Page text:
The art of guessing….

When it boils down to it, polling is really a form of educated guesswork. It’s rigorous, reliable and insightful, which is why political parties and companies rely so heavily on it, but at its core it’s about extrapolating data to make an educated guess. This is, in part, why the companies stress that they are snapshot of public opinion, and why politicians always recite the mantra that ‘the only poll that matters is election day’.

In the UK recently, the Political Studies Association, an organisation established to encourage the study of politics, released the results of its survey of 500 political experts. The results are certainly a very ‘educated guess’, but it provides an interesting insight. They predict that the seat count would be:

LAB 282, CON 278, SNP 29, LD 25, UKIP 7, GRN 2

This shows a quite different outcome compared to another poll from Electoral Calculus’, particularly when you look at the smaller parties. Their latest prediction (based on a scientific analysis of the opinion polls) that seems to indicate that the seat distribution would be:

LAB 301, CON 265, SNP 46, LD 15, UKIP 1, GRN, 1

In the first poll, UKIP, the Greens, and the Lib Dems would all be delighted with their performance. The latter downplays their chances and, conversely, plays up the chances of the SNP. Both result in a hung parliament and yet the complexion of it is very different. Interestingly in both situations it would be difficult for Labour or the Tories to form a coalition with just two parties. The picture is even more complicated, however, than if at first seems. You might expect the SNP to be in a position to form a coalition, particularly with Labour, but any formal coalition between them and the ‘Westminster elite’ they set themselves so strongly against could be more damaging than beneficial for them. This is especially true given that they will seek to put an independence referendum back on the cards if they fare well, something Labour will not find very palatable. Perhaps this is why Gisela Stewart MP (£) said at the weekend that the prospect of a ‘grand coalition’ of Labour and the Tories shouldn’t be ruled out.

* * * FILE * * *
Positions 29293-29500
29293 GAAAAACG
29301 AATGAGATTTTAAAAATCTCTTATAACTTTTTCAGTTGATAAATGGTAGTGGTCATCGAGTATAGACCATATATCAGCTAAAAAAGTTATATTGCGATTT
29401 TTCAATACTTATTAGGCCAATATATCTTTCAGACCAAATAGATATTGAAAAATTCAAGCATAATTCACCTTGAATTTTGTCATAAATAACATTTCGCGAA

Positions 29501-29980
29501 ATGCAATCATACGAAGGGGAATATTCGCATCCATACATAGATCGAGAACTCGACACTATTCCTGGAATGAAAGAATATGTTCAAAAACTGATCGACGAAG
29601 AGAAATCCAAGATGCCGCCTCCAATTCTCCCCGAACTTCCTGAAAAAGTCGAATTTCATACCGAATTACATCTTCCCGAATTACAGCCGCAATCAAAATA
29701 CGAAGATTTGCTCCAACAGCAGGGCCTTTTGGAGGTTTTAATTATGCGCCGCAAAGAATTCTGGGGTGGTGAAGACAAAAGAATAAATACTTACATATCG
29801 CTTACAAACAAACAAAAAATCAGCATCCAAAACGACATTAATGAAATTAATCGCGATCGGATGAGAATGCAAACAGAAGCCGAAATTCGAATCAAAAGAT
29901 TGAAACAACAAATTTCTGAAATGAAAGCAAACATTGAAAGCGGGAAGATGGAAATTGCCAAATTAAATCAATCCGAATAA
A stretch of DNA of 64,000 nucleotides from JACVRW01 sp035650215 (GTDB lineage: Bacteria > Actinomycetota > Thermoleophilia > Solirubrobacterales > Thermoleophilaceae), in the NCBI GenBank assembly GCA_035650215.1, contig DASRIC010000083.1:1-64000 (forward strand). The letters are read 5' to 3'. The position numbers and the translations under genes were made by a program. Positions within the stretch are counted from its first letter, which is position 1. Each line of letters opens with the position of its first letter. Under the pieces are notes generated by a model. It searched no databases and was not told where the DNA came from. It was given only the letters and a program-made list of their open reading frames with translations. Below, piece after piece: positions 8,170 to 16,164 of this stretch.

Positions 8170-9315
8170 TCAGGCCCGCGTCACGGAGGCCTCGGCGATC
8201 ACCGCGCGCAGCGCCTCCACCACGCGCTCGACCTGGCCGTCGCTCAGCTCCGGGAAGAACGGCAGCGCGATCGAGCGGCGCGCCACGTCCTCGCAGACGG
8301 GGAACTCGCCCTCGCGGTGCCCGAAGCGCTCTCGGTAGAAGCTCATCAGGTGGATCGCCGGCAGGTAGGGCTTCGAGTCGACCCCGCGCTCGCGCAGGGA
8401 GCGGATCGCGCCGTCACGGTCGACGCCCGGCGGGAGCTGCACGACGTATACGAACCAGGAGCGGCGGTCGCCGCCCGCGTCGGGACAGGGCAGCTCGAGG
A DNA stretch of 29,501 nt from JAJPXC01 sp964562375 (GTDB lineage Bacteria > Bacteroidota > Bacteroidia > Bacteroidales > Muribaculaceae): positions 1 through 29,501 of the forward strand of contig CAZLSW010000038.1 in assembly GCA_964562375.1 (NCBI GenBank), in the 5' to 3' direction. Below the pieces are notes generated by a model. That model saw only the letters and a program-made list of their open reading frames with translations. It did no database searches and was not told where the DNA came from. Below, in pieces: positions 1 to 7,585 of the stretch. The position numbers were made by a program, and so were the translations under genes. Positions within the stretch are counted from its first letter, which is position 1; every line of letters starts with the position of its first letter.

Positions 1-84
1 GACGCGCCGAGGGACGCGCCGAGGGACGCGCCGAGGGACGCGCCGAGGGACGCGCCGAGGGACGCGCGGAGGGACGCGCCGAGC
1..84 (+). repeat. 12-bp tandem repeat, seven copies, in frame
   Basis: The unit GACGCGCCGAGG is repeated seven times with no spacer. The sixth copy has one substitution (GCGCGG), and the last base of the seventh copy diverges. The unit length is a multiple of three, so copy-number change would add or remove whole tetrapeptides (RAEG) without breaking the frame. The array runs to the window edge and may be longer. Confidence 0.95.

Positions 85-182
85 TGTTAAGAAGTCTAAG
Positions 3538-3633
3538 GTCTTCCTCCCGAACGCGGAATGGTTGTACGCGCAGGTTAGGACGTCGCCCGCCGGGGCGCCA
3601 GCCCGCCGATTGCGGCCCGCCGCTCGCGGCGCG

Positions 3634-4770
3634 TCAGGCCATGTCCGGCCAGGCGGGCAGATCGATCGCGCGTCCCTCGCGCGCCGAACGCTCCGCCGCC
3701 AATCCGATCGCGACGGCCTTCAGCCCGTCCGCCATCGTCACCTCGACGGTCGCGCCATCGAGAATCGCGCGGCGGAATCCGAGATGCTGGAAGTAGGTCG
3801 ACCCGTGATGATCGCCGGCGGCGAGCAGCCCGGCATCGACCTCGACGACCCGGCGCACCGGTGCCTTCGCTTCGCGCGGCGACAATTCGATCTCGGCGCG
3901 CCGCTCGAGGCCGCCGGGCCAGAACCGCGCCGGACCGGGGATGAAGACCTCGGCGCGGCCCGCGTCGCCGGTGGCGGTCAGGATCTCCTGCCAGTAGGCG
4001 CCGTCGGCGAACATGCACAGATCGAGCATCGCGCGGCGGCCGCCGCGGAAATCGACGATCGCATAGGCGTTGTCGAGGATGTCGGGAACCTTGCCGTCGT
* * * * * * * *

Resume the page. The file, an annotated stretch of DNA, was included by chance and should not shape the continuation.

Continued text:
Either of these predictions is possible based on current polling, but the only certainty is uncertainty. The point is this: regardless of what the polling numbers say, it tells you nothing about the seats. More than any other election assuming a uniform swing in every seat across the country just doesn’t work. So, as the politicians say, there is really only one poll that matters; the one on May 7th.

  • YouGov/S Times (20/2) – CON 33%, LAB 34%, LDEM 8%, UKIP 13%, GRN 6%
  • Opinium/Observer (20/2) – CON 35%, LAB 33%, LDEM 6%, UKIP 15%, GRN 7%
  • Populus (22/2) – CON 32%, LAB 32%, LDEM 9%, UKIP 15%, GRN 6%
  • Ashcroft (22/2) – CON 32%, LAB 36%, LDEM 7%, UKIP 11%, GRN 8%
  • Survation/Mirror(23/2) – CON 28%, LAB 34%, LDEM 10%, UKIP 19%, GRN 4%
  • ComRes/Mail (23/2) – CON 34%, LAB 32%, LDEM 8%, UKIP 13%, GRN 8%
  • YouGov/Sun (23/2) – CON 33%, LAB 33%, LDEM 8%, UKIP 13%, GRN 7%
  • YouGov/Sun (24/2) – CON 35%, LAB 33%, LDEM 6%, UKIP 14%, GRN 7%
  • YouGov/Sun (25/2) – CON 33%, LAB 33%, LDEM 8%, UKIP 15%, GRN 6%
  • YouGov/Sun (26/2) – CON 33%, LAB 34%, LDEM 8%, UKIP 13%, GRN 6%
  • Populus (27/2) – CON 31%, LAB 33%, LDEM 9%, UKIP 16%, GRN 6%

Lauren Roden

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